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Updated: March 31, 2010 00:37 IST

India needs more "role models"

Hasan Suroor
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Nobel laureate Venkataraman Ramakrishnan.
AP Nobel laureate Venkataraman Ramakrishnan.

Venkatraman Ramakrishnan takes a dim view of foreign varsities' entry

Nobel Laureate Venkatraman Ramakrishnan on Tuesday called for India to develop a culture that would produce more cutting-edge research in science thus providing “role models'' for young scientists.

He said the reason why Indian scientists did so well when they went abroad was because they “see lots of role models''. They came across scientists who were doing more “specific'' work and were engaged in frontline research. However, Professor Ramakrishnan hastened to clarify that he did not mean to criticise the Indian system of which he himself had been a product.

“There are some very good scientists in India who are doing work that is world-class and internationally recognised. What India needs is more role models,'' he said adding that now that India had resources and could invest in long-term research it was a matter of time before Indian universities caught up with the best in the world.

Professor Ramakrishnan took a dim view of the rush among foreign universities to set up campuses in India saying it was motivated purely for business reasons.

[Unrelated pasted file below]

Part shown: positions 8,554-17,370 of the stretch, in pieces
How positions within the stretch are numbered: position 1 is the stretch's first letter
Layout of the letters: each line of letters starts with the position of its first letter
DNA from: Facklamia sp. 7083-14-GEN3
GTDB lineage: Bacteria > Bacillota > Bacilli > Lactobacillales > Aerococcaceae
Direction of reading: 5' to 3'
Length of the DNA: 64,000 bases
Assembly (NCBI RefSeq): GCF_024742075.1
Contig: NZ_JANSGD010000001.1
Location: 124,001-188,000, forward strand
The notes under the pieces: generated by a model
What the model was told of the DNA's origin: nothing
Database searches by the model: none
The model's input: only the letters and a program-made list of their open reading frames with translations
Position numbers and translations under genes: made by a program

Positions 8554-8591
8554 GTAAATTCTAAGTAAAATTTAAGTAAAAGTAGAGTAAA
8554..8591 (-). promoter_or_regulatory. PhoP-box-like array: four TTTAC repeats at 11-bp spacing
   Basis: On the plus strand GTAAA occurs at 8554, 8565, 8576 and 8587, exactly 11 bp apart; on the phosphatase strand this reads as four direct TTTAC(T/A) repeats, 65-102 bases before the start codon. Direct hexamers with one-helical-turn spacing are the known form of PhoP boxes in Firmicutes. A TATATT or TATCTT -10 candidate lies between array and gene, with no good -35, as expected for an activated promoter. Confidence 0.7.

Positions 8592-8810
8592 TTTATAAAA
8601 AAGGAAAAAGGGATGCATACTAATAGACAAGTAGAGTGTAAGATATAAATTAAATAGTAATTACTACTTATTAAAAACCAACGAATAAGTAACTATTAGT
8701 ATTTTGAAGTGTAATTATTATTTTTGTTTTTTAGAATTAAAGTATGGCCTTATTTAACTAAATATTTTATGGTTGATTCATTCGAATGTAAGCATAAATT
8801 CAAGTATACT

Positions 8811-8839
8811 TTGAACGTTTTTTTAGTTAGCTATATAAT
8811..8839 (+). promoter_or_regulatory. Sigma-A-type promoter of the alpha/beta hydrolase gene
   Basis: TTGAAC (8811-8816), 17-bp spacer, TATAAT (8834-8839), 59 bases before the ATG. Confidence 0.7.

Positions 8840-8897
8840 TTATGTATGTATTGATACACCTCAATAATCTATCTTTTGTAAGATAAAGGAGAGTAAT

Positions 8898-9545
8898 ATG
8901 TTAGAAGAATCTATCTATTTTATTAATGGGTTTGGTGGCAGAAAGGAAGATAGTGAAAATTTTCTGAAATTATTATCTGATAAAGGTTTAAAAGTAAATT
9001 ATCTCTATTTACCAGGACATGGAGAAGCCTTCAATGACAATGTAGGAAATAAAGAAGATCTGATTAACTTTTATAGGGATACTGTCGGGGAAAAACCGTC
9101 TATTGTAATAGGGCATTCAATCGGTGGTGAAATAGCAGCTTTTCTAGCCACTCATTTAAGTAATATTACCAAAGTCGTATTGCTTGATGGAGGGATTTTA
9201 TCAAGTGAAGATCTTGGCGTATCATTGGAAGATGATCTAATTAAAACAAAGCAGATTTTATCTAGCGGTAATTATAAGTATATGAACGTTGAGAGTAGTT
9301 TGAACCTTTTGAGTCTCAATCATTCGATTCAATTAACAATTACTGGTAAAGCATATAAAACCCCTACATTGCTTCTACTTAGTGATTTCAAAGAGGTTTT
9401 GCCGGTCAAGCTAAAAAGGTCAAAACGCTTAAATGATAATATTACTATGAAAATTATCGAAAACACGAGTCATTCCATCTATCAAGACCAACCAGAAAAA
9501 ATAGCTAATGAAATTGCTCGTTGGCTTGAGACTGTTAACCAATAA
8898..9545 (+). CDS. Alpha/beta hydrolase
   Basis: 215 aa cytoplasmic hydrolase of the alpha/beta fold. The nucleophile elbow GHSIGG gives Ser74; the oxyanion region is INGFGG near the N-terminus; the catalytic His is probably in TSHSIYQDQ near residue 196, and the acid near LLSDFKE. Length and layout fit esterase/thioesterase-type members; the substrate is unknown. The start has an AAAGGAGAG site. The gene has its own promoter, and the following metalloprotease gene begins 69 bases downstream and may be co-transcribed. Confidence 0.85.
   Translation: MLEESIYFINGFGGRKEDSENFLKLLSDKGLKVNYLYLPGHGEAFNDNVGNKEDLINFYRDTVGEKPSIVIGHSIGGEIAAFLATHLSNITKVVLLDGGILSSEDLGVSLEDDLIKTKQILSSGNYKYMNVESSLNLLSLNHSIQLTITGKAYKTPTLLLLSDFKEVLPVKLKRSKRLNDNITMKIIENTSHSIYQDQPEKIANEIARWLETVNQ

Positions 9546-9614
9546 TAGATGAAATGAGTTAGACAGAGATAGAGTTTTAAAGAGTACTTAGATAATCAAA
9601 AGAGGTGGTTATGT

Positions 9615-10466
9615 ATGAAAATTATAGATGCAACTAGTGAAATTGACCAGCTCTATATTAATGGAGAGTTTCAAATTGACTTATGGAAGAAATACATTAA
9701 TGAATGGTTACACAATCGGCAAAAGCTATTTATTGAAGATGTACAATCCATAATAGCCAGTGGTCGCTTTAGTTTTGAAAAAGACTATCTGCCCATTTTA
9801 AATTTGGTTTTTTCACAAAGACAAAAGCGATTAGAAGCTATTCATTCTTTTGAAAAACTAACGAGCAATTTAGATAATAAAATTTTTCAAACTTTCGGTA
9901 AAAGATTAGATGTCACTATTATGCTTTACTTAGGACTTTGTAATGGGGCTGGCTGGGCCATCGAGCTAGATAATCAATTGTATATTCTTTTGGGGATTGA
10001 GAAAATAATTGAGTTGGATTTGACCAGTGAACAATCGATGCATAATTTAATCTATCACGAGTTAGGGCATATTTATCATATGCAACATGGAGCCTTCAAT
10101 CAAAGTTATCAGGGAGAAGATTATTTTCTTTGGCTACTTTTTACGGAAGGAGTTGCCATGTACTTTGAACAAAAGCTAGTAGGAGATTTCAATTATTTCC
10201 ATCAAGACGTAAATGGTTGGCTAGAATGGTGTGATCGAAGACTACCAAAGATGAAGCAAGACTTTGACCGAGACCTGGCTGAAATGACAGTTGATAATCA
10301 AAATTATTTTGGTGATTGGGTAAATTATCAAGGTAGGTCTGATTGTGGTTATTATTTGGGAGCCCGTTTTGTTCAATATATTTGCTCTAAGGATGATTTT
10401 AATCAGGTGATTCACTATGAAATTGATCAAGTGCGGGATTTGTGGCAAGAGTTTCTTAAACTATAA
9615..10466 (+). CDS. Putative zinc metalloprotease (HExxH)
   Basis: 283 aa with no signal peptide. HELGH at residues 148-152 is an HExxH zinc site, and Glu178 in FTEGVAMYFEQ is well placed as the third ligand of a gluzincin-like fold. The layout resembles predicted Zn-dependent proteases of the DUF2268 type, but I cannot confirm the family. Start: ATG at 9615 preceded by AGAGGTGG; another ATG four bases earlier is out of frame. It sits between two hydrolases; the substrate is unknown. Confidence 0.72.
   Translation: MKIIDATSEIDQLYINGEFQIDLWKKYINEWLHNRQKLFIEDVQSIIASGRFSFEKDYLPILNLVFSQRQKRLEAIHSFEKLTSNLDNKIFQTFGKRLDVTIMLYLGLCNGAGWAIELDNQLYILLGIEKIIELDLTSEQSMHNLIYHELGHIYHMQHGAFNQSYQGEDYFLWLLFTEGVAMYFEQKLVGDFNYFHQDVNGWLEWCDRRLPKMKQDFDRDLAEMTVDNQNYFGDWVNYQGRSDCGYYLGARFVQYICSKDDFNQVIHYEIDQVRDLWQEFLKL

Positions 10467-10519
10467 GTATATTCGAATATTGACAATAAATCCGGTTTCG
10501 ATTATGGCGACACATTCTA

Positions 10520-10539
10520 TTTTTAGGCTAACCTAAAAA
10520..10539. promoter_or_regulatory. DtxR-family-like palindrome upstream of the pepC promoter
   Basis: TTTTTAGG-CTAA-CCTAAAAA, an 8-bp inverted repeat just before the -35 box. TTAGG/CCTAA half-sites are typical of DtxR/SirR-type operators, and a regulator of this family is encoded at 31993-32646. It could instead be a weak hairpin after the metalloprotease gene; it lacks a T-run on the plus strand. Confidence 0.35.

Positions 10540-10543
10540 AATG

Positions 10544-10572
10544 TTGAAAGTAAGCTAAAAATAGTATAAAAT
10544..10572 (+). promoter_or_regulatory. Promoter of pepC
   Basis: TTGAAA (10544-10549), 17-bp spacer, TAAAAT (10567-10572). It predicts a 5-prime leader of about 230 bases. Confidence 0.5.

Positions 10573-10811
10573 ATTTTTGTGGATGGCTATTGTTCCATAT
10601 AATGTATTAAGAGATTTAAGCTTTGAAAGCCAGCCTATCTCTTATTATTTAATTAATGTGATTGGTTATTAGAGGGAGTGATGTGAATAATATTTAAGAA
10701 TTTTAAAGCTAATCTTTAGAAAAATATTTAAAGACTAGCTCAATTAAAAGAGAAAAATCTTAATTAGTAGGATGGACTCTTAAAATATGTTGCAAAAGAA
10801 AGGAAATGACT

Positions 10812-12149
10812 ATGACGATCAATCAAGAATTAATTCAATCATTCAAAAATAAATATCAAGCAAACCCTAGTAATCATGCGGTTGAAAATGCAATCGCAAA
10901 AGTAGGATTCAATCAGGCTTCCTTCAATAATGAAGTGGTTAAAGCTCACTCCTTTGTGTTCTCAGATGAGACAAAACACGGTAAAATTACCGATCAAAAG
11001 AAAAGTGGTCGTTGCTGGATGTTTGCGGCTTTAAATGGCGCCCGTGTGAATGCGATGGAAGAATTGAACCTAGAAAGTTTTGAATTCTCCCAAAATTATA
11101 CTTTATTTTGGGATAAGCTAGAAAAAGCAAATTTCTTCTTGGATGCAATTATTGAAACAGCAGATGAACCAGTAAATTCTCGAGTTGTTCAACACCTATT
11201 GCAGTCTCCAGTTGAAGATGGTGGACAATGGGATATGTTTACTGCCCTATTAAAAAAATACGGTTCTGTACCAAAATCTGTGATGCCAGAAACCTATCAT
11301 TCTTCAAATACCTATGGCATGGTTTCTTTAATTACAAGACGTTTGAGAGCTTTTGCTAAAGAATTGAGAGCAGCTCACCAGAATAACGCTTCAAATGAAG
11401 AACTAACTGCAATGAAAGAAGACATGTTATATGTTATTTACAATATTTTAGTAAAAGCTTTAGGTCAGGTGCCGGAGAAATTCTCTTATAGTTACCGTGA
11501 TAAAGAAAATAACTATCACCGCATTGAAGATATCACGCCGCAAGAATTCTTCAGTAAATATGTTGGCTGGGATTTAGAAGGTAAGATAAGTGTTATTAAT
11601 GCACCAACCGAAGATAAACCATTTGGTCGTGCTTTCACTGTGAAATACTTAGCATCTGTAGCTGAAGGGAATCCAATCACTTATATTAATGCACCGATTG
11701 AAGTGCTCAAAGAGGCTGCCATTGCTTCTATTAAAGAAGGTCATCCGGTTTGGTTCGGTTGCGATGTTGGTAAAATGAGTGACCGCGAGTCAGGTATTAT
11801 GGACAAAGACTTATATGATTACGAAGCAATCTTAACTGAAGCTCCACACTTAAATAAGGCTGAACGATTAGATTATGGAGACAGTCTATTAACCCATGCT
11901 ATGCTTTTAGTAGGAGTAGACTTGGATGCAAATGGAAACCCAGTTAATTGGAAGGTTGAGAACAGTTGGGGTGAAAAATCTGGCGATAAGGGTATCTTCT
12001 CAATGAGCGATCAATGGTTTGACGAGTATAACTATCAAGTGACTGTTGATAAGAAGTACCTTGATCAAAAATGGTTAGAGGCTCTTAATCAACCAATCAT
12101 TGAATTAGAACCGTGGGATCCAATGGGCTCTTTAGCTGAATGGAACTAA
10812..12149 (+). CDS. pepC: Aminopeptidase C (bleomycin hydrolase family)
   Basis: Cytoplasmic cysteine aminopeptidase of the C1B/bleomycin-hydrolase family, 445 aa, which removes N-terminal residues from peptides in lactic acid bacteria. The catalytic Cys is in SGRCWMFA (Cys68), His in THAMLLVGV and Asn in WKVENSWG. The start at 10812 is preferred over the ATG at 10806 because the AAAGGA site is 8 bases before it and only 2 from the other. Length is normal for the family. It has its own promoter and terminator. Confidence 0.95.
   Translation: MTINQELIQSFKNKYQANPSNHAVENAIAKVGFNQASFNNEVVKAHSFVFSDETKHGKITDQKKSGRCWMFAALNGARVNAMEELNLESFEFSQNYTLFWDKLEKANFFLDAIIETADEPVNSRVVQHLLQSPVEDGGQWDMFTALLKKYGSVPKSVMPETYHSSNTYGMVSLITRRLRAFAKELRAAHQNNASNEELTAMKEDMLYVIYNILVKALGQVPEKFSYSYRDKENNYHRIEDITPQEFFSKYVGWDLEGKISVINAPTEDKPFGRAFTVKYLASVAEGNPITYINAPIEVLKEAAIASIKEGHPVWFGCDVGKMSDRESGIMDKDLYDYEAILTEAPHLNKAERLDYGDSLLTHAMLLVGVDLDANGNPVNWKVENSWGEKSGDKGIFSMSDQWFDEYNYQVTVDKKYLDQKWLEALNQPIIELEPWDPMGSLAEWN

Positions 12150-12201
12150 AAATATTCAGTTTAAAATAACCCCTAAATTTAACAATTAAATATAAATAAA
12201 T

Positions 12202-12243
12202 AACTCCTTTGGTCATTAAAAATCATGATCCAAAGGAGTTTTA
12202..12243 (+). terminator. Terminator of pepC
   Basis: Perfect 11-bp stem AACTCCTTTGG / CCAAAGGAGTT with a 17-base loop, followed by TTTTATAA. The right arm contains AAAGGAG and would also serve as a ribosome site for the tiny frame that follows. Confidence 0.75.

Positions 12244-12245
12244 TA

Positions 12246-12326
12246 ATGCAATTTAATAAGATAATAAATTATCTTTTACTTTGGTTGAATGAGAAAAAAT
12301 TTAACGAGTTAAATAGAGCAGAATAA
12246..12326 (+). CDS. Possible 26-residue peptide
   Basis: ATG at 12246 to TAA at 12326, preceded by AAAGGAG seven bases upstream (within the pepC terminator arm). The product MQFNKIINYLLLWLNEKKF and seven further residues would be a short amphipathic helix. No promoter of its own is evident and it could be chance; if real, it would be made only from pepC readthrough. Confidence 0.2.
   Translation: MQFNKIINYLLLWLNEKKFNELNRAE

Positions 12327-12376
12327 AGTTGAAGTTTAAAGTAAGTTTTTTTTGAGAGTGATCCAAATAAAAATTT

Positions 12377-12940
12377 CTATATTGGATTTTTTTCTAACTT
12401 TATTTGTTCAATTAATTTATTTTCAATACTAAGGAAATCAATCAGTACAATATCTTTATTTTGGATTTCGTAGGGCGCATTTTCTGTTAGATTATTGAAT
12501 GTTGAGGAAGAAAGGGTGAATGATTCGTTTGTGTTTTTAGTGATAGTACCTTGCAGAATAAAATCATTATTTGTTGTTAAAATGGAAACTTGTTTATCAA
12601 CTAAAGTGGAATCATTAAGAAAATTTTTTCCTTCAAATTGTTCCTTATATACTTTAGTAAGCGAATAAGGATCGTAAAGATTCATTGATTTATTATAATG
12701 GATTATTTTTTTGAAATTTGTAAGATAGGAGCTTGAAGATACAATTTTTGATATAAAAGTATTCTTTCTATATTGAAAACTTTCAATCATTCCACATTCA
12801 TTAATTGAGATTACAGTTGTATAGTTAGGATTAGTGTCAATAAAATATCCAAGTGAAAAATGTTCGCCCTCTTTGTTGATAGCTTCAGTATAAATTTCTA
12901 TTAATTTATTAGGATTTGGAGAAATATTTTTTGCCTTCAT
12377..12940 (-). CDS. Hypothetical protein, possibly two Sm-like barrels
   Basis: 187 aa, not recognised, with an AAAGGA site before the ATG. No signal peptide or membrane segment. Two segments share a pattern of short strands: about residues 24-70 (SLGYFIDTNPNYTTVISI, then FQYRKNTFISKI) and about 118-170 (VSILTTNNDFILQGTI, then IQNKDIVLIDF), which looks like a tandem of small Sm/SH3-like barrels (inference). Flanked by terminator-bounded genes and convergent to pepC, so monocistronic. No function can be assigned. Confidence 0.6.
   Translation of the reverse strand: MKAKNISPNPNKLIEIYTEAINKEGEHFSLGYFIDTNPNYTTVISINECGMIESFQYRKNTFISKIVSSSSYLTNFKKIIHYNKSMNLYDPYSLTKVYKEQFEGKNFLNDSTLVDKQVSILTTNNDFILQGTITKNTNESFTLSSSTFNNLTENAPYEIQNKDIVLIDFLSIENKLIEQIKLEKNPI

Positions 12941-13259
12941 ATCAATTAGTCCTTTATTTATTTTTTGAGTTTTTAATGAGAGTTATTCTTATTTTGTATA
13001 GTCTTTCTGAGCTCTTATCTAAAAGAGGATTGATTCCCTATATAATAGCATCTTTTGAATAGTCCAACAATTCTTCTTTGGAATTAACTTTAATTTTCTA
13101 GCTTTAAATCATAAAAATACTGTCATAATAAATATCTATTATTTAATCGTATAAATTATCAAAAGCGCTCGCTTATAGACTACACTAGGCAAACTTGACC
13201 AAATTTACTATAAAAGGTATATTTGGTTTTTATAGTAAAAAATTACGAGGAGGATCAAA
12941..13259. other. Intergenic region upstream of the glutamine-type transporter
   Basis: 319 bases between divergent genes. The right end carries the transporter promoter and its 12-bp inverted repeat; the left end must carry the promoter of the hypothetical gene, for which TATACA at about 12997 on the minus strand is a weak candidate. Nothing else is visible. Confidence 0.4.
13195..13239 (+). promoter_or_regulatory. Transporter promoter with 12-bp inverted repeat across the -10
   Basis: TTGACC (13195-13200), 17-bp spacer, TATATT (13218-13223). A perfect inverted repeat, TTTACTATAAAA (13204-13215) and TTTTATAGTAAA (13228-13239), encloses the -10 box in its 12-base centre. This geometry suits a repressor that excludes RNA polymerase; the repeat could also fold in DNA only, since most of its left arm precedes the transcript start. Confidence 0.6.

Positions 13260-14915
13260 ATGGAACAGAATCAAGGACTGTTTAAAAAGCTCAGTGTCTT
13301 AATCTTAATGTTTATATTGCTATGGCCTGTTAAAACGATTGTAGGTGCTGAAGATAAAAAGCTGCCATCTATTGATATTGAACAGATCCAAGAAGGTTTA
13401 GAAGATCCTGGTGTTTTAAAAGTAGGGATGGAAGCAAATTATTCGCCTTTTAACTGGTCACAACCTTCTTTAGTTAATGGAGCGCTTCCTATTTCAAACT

“Whenever these outstation universities set up campuses, be it in Singapore or other places, they have not been able to reproduce the culture of the original place,” he said.

It was for this reason that major universities like Cambridge had decided “not to go'' and the trend was confined to “less tier'' institutions.

“I'm not very optimistic but it doesn't do any harm, '' he added.

Speaking to Indian journalists as he prepared to leave for India to receive Padma Vibhushan, he said he was touched by the Indian Government's gesture.

“I'm very much looking forward to receiving the Padma Vibhushan... I am touched and honoured by the Government of India's decision to confer the second highest honour on me,” he said.

Asked whether India was trying to bask in reflected glory of his Nobel status, Professor Ramakrishnan said it was “too negative'' a way to interpret the gesture. The fact remained, he said, that it was his early years in India that prepared him for what he did later.

Professor Ramakrishnan, who won the Nobel Prize for chemistry in 2009 sharing it with other scientists, said it came as a “big surprise'' to him.

“It took time to sink in. But it certainly has not changed my life style,” he said.

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